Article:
Other BCA members have shared their Christmas experiences while cruising.
“In 2010, I crossed the Atlantic, from the Canary Islands to St. Lucia, with my then husband, Jonas, and crew member, Pam. We had originally planned to leave the Canaries early enough to arrive in time for Christmas, but our weather window stubbornly refused to materialize until much too late. We were Mid-Atlantic on Christmas Day (and New Year’s, too).
Jonas had refused to allocate storage space for Christmas decorations, so we didn’t do any decorating. Knowing we would be at sea for Christmas, and likely New Year’s as well, we had at least provisioned for a couple of special meals: Christmas had a vacuum-packed rolled chicken roast, mashed potatoes and gravy (as well as some sort of vegetable and a dessert, but I can’t remember what they were). Pam surprised us with chocolate Santas that she had smuggled aboard, as well as bottles of Spanish Cava (sparkling wine). It felt incredibly touching and special that she had thought of those details!
Our day was quiet, spent in the sun, being pulled along by our asymmetric spinnaker. We all treated ourselves to calls home on the satellite phone, and otherwise had a relaxing, low key day.”
“December 25, 2017, aboard Sea Rover II, 5 degrees north latitude on the way to the Galapagos Islands.
Skipper: Gary Peacock. Crew: Tanya VanGinkel, Denis Heinrichs and Rosario Passos
In preparation for Christmas at sea, I purchased Christmas themed ties for the guys, head gear and nail stickers for the girls, and Xmas crackers. On December 25, the guys proudly donned their Christmas ties over their bare chests, and the girls wore their headgear. The nail stickers made it to the guys’ toes, and the girls’ middle fingers!
In the morning, we opened presents that friends had packed for us, wrapped in paper that clearly said: Do not open before Christmas. We were happy to find two Christmas flasks: one with scotch and one with Fireball. See, Sea Rover II was a dry boat, but we were allowed to drink what was in the flasks as it came from Santa!
Gary cooked a special meal of carbonara — mmm bacon! In spite of the rolling seas, we sat at the cockpit table with our bowls, cracked open the Christmas crackers and everybody reluctantly wore the silly hats. It was a day filled with laughter and fun with good friends.”
Reporting from aboard Patience in the Philippines in 2020:
“Sorry, can’t much report on Christmas activities here. I was sailing in my new little sailing dinghy on Christmas Day, 28 degrees, 6 kts wind, 3.4 kts SOG, grin on my face, and for the rest of the day, I played the guitar. In the evening, I got together with some other boaters for a chat and dinner.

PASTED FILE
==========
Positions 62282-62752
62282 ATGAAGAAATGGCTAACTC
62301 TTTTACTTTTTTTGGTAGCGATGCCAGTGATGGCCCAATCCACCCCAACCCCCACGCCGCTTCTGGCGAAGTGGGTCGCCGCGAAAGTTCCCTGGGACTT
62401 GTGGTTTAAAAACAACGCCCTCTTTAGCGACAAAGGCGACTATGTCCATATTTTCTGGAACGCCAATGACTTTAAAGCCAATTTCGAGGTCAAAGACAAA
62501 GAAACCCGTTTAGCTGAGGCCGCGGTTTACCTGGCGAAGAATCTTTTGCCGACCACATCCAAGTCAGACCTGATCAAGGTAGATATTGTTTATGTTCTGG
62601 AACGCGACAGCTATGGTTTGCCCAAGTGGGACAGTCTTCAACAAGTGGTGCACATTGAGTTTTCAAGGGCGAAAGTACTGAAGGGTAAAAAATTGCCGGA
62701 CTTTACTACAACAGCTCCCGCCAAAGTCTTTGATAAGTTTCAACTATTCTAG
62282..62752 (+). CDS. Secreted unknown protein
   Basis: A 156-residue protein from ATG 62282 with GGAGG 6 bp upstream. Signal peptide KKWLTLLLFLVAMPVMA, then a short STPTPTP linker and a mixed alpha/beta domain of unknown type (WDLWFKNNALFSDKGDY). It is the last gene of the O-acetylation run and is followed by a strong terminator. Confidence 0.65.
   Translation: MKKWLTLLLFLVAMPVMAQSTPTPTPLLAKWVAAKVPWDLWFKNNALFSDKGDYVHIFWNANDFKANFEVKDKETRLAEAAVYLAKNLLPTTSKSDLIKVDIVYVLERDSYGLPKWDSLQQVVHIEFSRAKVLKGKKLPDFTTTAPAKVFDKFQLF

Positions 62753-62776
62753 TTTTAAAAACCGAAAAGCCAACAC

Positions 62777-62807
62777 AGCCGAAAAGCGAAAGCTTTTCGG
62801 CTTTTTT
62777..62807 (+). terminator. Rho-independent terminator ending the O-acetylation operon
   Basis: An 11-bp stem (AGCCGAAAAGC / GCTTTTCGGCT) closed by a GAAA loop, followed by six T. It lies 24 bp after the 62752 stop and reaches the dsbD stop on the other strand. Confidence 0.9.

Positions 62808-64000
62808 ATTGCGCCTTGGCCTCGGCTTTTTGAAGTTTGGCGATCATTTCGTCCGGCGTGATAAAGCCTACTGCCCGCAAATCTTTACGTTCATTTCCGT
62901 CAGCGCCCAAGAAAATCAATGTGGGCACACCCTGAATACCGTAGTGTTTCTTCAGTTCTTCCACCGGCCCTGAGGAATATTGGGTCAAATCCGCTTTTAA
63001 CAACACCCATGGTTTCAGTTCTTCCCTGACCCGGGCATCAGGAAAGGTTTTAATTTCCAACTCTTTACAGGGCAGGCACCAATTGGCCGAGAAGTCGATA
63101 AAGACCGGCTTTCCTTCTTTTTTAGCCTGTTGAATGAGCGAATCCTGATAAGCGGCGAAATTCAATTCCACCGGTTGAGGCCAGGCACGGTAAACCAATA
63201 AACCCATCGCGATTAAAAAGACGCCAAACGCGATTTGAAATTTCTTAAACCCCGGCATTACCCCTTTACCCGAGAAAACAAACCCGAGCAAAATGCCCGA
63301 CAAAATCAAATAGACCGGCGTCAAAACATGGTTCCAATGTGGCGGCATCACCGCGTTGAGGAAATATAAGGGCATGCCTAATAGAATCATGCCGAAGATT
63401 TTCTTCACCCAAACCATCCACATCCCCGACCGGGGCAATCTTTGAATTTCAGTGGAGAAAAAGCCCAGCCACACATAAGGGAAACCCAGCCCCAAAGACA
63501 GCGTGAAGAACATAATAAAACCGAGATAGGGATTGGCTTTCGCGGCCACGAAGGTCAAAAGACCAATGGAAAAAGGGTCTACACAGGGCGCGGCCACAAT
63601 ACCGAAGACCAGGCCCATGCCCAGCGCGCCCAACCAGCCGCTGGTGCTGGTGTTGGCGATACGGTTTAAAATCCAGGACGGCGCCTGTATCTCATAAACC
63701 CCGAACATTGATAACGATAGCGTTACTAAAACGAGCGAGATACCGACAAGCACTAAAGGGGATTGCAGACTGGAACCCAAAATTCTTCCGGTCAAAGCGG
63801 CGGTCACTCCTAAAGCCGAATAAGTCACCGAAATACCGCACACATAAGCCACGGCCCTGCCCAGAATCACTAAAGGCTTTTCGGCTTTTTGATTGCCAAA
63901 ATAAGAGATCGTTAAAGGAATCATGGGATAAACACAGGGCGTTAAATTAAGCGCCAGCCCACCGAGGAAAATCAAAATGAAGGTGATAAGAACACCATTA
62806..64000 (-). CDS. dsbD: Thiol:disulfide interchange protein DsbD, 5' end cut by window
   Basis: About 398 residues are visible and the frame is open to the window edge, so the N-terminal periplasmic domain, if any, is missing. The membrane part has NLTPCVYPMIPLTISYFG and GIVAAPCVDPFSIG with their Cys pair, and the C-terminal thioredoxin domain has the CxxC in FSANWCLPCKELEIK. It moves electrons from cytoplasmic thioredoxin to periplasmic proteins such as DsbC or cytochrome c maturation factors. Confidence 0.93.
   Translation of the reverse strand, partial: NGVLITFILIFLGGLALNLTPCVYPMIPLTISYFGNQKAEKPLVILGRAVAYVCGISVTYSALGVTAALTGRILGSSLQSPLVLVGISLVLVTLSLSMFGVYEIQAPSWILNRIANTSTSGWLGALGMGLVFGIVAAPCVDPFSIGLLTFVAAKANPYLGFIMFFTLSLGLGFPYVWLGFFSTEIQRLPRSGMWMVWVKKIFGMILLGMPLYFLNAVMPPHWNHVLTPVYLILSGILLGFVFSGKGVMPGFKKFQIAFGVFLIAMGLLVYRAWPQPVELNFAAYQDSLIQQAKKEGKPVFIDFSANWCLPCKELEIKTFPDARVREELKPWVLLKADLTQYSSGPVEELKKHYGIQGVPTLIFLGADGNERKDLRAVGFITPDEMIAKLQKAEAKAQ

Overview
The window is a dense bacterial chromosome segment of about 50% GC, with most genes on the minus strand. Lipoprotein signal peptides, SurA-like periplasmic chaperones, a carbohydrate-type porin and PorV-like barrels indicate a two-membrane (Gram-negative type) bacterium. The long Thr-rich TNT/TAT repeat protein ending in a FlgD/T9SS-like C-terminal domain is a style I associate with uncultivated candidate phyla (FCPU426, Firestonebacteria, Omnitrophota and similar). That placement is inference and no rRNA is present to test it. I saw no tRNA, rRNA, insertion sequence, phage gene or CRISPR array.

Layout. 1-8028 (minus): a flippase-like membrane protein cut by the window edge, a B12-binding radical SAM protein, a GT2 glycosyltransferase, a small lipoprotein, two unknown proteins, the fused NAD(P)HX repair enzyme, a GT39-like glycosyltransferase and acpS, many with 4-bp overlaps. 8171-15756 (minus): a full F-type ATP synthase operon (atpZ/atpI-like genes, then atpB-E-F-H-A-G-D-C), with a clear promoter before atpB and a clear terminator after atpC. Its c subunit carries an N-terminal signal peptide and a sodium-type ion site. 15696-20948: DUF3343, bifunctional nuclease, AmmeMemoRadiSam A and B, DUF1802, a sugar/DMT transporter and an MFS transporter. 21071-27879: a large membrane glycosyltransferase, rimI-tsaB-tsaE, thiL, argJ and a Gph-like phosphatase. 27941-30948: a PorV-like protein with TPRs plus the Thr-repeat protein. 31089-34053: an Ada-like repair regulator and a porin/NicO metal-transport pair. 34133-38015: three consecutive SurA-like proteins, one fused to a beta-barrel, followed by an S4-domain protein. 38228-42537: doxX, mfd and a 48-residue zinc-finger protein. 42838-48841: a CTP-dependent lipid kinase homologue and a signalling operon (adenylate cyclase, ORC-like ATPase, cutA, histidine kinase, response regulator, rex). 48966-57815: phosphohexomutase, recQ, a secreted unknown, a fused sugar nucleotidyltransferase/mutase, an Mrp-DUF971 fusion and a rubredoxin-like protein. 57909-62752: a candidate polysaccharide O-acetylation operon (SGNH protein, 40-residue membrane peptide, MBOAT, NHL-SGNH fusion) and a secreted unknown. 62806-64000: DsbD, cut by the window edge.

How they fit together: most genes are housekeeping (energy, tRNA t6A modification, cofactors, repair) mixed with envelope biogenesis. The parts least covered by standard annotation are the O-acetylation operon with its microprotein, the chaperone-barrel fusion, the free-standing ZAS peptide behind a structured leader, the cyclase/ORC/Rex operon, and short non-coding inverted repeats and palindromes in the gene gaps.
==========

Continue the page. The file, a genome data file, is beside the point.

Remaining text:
I am still here in the Philippines, Cebu area, at the dock in a boatyard finishing off some boat upgrades. I’ve been stuck in the Philippines for a year now. I had a couple of good weeks out in Busuanga/Palawan before the pandemic hit. It’s not really my country here – least favourite of my cruising journey so far. I made it back here in May to Cebu from Palawan for boat work and to get out of the rainy west and have been here since. It’s a mixed bag here: cheap labour of, at times, doubtful quality; incredibly difficult to get parts; dismal hygienic conditions in the boat yard; terrible air pollution from neighbouring big ship sandblasting; and the most bland food I have ever experienced in my life.
The COVID situation here is not too bad. People are generally good with wearing masks, and for malls and public transport, face shields are mandatory, too. COVID numbers are low, and the new variants haven’t arrived here yet, but life still is very much affected by COVID, with various restrictions in place.
I am planning to head out to Indonesia in the next couple of weeks and then up to Thailand for the next Indian Ocean crossing window. If things clog up again, I’ll bash back to Canada, but I think the cruising situation will get easier from here on and I can proceed west. At least I hope so. Indonesia had just opened up, but they closed for January 1-15 again and are currently debating extending that to the end of month. I’ll be on standby to slip out as soon as I can from Davao/Mindenao to Bitung/Sulawesi. I can’t wait, really chomping at the bit.”
And here’s a very different take on Christmas 2020 from Panache.
“We are in New Zealand. There has been no COVID here for eight months. So, the main difference between Christmas here and Christmas in Vancouver (in pre-COVID days) is that it’s summer in NZ. No social distancing, no masks, no limitations on gatherings. No restrictions whatsoever. To give you an idea, today we put six people in our van and drove to a winery for lunch and Rosé while watching tall ship races. It’s like the virus never happened.”
It’s nice to end these Christmas experiences on a high note. We look forward to a COVID-free Christmas 2021 at sea or at anchor.